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Anheuser-Busch Can Run Miller, Coors ‘Corn Syrup’ Ads (1)

May 1, 2020, 6:52 PMUpdated: May 1, 2020, 7:39 PM

The Seventh Circuit struck down a Wisconsin district court’s decision that barred Anheuser-Busch from implying Molson Coors’ Coors Light and Miller Lite contain corn syrup, in a case based on an ad campaign AB debuted during Super Bowl LIII.

AB’s ads aren’t false or misleading because Molson admitted that corn syrup is an ingredient in its beers, the court said.

The Western District of Wisconsin granted Molson a preliminary injunction that prevented AB from implying Coors Light and Miller Lite contain corn syrup in television, billboard, and print advertising—although it was allowed to advertise the beers are made using corn syrup without implying that corn syrup is in the beer itself. It later blocked AB from using “no corn syrup” on its Bud Light packaging because it could imply that Molson’s beers contain corn syrup in the context of the full campaign.

Molson appealed the decision not to also bar AB from advertising that the beers are “brewed with,” “made with,” or “use” corn syrup. AB appealed the packaging injunction. But the U.S. Court of Appeals for the Seventh Circuit said none of the injunction should stand.

“To the extent that the injunction prevents Anheuser-Busch from stating that Miller Lite or Coors Light ‘contain’ corn syrup, it is vacated,” the court said. “Because Anheuser-Busch has never stated this, or said that it wants to do so, that aspect of the order is advisory.”

“This case is and always has been simple,” Judge Frank H. Easterbrook said.

Molson itself has listed corn syrup as an “ingredient” in the beers, and its own managers testified that the beer “contains” everything on the ingredients list. Molson failed to show how a list of “ingredients” differed from what the beers “contain.”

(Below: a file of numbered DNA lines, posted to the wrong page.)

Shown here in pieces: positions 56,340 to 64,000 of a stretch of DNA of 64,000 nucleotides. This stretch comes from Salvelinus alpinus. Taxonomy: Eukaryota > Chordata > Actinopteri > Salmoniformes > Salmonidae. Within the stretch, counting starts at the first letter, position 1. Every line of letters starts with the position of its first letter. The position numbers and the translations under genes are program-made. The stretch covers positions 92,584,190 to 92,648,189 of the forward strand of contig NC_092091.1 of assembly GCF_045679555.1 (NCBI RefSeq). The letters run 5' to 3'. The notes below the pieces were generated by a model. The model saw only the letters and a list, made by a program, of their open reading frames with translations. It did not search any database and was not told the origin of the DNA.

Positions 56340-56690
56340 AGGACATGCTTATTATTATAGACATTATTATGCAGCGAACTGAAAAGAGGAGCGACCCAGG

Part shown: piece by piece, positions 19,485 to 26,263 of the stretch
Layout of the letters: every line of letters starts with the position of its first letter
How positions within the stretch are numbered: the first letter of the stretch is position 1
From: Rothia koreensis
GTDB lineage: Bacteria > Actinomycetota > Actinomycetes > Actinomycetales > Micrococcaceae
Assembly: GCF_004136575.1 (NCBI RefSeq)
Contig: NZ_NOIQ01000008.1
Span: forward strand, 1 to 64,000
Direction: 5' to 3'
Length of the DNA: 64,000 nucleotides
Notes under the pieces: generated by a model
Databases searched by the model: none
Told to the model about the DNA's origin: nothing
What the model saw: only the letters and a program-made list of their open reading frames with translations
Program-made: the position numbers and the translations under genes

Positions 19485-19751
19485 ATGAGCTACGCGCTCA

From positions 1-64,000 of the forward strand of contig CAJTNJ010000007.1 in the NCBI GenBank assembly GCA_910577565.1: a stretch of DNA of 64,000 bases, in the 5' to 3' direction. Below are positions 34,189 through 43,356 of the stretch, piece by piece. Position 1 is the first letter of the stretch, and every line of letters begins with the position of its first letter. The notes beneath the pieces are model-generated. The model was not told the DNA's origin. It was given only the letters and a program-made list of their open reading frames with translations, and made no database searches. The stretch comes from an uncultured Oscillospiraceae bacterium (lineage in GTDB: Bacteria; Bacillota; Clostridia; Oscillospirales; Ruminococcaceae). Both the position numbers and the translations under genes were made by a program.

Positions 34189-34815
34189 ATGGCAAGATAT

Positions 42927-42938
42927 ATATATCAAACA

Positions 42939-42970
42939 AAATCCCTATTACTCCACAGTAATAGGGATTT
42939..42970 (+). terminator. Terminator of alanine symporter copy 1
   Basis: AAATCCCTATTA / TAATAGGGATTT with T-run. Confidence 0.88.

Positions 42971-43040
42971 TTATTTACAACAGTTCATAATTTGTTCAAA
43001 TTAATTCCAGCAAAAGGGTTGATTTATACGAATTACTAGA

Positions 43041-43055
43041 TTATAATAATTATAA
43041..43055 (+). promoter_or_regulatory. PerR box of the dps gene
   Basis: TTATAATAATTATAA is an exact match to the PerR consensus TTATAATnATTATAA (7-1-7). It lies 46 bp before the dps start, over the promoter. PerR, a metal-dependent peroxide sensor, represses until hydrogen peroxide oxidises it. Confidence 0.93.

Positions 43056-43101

“By choosing a word such as ‘ingredients’ with multiple potential meanings, Molson Coors brought this problem on itself,” the court said. “If Molson Coors does not like the sneering tone of Anheuser-Busch’s ads, it can mock Bud Light in return. Litigation should not be a substitute for competition in the market.”

And the court said AB has never explicitly advertised that Molson beers “contain” corn syrup.

“True, it has made statements from which some consumers doubtless infer that some corn syrup avoids fermentation and makes it into the beer,” the court said. “Still, Molson Coors’s own statements yield the same inference.”

The Seventh Circuit remanded for the district court to determine whether its decision ended the proceedings or any issues remained for trial.

Judges David F. Hamilton and Amy J. St. Eve joined the opinion.

Quarles & Brady LLP represents Molson. Dowd Bennett LLP, Godfrey & Kahn SC, and Barack Ferrazzano Kirschbaum & Nagelberg LLP represent AB.

The case is Molson Coors Beverage Co. v. Anheuser-Busch Cos., 7th Cir., No. 19-02200, 5/1/20.

(Updated with additional reporting.)

To contact the reporter on this story: Blake Brittain in Washington at bbrittain@bloomberglaw.com

To contact the editors responsible for this story: Rob Tricchinelli at rtricchinelli@bloomberglaw.com; Nicholas Datlowe at ndatlowe@bloomberglaw.com